Thanks to the folks at the Show Me Institute, CoMoCitizens, and Keep Columbia Free for obtaining and posting this video and the information surrounding it. It's footage of another raid carried out by the Columbia, Missouri Police Department.
Like the widely-viewed video released in May, this was a drug raid. Unlike the prior video, it appears that in this case the police found strong evidence that someone in this house was dealing drugs. But I think that actually makes this video particularly important. If we're going to continue to fight the drug war, America ought to see just how literally the government is taking that war to our homes, streets, and neighborhoods. (Note the presence of children in the home.)
As with the first video, this raid isn't specific to Columbia PD. It's typical. It employs the same violent, volatile tactics used 100-150 times per day in this country to serve search warrants for drug crimes. They're the same tactics that have led government employees to terrorize, injure, and kill dozens of nonviolent drug offenders. Below is video of such a killing. Todd Blair, a meth user, was shot and killed by Utah police during a SWAT raid on his home last year. There's no evidence he was dealing. He had four dollars in his pocket when he died. When police broke into his home, he confronted them with a golf club. So they shot him in the head and chest.
They're the same tactics that, last week, caused Framingham, Massachusetts police to shoot and kill 68-year-old Eurie Stamps, an innocent, unarmed man whose only apparent transgression was to have allowed his girlfriend's son to live with him. And they're the same tactics that led police in Georgia to shoot and kill Jonathan Ayers, a pastor whose only transgression was to have ministered to a woman the police were investigating for drugs and prostitution. Below is the map I put together for Cato, which I'm certain is not comprehensive, of other completely innocent people killed in drug raids. These are people who weren't even using, much less dealing. Click here to read their stories.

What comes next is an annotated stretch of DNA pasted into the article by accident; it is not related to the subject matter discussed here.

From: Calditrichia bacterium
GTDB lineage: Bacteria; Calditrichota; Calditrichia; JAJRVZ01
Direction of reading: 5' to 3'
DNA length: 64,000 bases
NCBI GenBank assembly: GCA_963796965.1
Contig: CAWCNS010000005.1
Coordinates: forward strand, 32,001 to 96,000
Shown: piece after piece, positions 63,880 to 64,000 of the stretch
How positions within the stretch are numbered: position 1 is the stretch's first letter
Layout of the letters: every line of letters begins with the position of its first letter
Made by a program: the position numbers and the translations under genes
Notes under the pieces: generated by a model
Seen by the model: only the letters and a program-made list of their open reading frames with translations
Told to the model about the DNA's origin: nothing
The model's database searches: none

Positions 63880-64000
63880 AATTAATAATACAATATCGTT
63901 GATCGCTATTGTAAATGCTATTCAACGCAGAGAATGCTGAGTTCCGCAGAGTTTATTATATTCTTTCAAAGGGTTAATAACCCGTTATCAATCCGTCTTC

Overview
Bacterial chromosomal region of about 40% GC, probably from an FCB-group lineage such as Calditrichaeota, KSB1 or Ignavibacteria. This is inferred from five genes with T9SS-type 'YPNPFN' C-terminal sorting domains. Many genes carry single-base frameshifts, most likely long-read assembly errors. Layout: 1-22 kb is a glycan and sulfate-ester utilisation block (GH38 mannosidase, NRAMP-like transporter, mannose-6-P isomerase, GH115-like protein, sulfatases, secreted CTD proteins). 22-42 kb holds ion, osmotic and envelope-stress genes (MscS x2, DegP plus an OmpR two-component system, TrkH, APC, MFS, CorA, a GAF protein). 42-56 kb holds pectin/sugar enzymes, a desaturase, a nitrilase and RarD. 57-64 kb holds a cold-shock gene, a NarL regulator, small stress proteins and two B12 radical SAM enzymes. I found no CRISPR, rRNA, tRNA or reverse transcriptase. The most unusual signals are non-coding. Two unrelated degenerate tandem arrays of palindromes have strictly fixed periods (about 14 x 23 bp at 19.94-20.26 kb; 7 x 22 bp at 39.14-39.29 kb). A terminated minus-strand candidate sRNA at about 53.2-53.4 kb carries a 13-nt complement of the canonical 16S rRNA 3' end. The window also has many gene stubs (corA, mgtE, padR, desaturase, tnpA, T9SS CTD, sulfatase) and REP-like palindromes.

Of course the drug war is merely one of a number of government policies that result in violence against its own citizens. We're going to hear a lot of talk in the coming days about putting an end to anti-government rhetoric. I've been listening to it all morning on the Sunday talk shows. Let's get the obvious out of the way, here: Initiating violence against government officials and politicians is wrongheaded, immoral, futile, and counterproductive to any anti-government cause. As is encouraging or praising others who do.
But it's worth remembering that the government initiates violence against its own citizens every day in this country, citizens who pose no threat or harm to anyone else. The particular policy that leads to the sort of violence you see in these videos is supported by nearly all of the politicians and pundits decrying anti-government rhetoric on the news channels this morning. (It's also supported by Sarah Palin, many Tea Party leaders, and other figures on the right that politicians and pundits are shaming.)
I hope Rep. Giffords—and everyone wounded yesterday—makes a full recovery. It's particularly tragic that she was shot while doing exactly what we want elected officials to do—she was making herself available to the people she serves. And of course we should mourn the people senselessly murdered yesterday, government employees and otherwise: U.S. District Judge John Roll, Dorothy Murray, Dorwin Stoddard, nine-year-old Christina Green, Phyllis Scheck, and Gabe Zimmerman.
That said, I long for the day that our political and media figures get as indignant about innocent Americans killed by their own government—killed in fact, as a direct and foreseeable consequence of official government policy that nearly all of those leaders support—as they are about a government official who was targeted by a clearly sick and deranged young man. What happened this weekend is not, by any means, a reason to shunt anti-government protest, even angry anti-government protest, out of the sphere of acceptable debate. The government still engages in plenty of acts and policies—including one-sided violence against its own citizens—that are well worth our anger, protest, and condemnation.